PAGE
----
Jack The Ripper In Spain

By April, 1895, it was more than apparent that the Jack the Ripper atrocities had ceased in the East End of London. Of course, the question that everyone wanted to be answered was, what had actually become of the miscreant who had inflicted a reign of terror on the people of the East End of London throughout the autumn of 1888.

Many people were wondering if, perchance, he may have decided to leave London and gone somewhere else and continued his crimes in another city, or possibly even in another country.

As a consequence, throughout the 1890’s any murder or attack that happened anywhere in the world was closely scrutinised by the Victorian newspapers for any evidence that it might spell the return of the Whitechapel murderer.


In April, 1895, a homicide that bore many of the hallmarks of a ripper style crime was reported as having been carried out in Spain, and the newspapers were quick to ponder whether or not this gruesome crime could have been carried out by the same man who had terrorised the East End of London seven years before.

The Sheffield Evening Telegraph broke the story of the Spanish atrocity in its edition of Tuesday, 9th April 1895:-


“A panic prevails among the women of the Pola de Lena district of the Asturias, owing to a terrible and mysterious crime that has been perpetrated there.

A few days ago, a shepherdess named Rosa Fernandez (23), and very prepossessing, was reported to be missing. Her flock of sheep had returned alone to the village.

A search was made, and the remains of the girl were found on the mountainside, her head severed from the trunk, many dagger wounds in the chest, and the lower portion of the body mutilated in a terrible manner, the murderer, as in the case of the Whitechapel criminal, having carried away a portion of the mutilated remains.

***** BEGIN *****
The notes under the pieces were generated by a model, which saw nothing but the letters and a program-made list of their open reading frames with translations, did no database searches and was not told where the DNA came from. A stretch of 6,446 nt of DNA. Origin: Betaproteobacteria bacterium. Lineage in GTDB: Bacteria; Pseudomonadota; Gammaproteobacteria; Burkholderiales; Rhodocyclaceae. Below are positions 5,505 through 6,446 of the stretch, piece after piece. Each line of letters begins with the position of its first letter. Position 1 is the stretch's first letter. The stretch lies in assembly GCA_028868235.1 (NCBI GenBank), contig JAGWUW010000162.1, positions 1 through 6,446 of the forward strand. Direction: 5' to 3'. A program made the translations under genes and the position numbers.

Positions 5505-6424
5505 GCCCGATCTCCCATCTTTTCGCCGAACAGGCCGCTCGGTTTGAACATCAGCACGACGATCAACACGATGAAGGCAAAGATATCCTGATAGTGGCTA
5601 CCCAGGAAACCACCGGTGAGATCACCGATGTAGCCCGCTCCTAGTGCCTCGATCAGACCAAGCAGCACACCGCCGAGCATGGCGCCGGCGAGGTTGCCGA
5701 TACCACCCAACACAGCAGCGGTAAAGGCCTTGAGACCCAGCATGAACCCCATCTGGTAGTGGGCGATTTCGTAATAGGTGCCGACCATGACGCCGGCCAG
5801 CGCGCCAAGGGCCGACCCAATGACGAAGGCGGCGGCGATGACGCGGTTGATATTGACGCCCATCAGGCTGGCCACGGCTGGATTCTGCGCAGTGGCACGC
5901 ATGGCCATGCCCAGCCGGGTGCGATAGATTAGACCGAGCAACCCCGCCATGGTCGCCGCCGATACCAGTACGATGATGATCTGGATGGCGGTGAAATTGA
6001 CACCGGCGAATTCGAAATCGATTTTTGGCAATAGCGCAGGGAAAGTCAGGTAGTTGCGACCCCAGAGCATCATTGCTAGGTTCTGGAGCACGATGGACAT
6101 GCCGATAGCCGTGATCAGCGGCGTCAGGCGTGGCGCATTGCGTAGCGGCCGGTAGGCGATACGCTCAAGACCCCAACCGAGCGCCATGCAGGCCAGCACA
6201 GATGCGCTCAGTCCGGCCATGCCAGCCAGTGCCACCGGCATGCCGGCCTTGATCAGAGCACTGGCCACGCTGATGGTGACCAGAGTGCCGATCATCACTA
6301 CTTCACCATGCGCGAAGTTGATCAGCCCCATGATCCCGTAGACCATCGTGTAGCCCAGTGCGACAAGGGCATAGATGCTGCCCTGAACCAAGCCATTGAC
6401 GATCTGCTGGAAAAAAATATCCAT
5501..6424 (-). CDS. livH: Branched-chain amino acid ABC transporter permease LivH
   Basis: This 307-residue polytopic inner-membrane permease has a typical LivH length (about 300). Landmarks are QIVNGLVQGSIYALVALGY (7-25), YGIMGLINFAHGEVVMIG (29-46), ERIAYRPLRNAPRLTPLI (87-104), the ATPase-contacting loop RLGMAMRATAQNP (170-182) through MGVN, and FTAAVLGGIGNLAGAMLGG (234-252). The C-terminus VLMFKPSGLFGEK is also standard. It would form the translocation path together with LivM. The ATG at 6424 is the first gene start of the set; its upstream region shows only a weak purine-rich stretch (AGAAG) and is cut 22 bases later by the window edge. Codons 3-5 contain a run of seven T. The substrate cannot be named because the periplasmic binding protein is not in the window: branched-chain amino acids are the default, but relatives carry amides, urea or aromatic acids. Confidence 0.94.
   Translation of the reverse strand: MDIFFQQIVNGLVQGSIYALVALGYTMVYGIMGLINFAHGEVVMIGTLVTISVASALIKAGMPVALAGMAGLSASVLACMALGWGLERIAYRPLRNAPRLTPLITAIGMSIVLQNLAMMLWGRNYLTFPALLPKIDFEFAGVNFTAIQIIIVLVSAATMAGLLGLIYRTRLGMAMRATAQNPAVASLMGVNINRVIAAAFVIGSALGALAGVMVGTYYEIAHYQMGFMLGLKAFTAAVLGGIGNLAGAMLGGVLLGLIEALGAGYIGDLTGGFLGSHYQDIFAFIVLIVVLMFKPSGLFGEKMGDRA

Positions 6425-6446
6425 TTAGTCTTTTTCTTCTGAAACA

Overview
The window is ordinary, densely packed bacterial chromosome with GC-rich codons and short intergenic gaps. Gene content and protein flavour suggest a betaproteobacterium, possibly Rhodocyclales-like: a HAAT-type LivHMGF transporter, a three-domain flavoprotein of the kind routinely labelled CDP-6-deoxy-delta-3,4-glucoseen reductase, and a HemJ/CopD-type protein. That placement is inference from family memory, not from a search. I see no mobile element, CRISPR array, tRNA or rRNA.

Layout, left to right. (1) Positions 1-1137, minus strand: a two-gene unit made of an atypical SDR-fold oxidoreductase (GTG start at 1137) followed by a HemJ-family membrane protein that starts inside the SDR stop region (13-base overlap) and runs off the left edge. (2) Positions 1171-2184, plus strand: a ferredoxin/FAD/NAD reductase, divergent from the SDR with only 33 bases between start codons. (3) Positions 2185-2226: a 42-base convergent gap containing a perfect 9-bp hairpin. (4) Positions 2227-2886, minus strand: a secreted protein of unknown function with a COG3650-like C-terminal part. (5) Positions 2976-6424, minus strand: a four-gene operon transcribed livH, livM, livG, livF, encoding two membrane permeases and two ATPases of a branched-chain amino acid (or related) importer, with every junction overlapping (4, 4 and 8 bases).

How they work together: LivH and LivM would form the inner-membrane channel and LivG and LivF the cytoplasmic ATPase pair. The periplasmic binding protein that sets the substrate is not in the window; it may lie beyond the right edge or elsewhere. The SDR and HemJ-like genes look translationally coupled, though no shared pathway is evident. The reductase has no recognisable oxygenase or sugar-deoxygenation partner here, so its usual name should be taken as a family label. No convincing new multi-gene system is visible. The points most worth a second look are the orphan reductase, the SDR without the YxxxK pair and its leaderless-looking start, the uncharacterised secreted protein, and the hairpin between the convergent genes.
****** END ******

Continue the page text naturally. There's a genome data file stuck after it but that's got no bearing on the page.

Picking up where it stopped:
On the same day that the unfortunate girl’s body was discovered, another woman who was working in the fields was suddenly assaulted by a man, who afterwards drew a dagger and attempted to murder her.

She offered a strong resistance, and, since her cries attracted notice, the would-be murderer fled.

He was pursued for some distance, but he managed to escape his pursuers.

It is believed that the same man is responsible for both crimes. He is described as a foreigner, with fair hair, and dressed as a miner.”


Throughout the following week, newspapers across the country picked up on the story and alerted their readers to the fact that the Whitechapel murderer may well have re-emerged in Spain.

However, this particular scare proved to be a short-lived one as, by the third week in April, the news was reaching England that the man responsible for this heinous crime had in fact been arrested and identified.


The Dublin Evening Telegraph gave details of his arrest in its edition of Saturday 20th April, 1895:-

“The man arrested the other day near Pola de Wena, in the Asturias, on suspicion of being the Spanish “Jack the Ripper” has been fully identified as the miscreant wanted by the police.

He is a native of a mountain village, and has occasionally worked as a miner.

Besides the outrage, murder, and mutilation of a young girl, and the attempt to murder another woman on the same day, he is charged already with five other outrages upon women whom he surprised in the fields.

Other charges will probably be preferred against him.”


And thereafter the newspapers appear to have lost interest in the case, leaving their readers – and those of us who would now like to know more about the case – none the wiser as to the identity of the murderer, nor about the motives behind his carrying out such as horrific crime.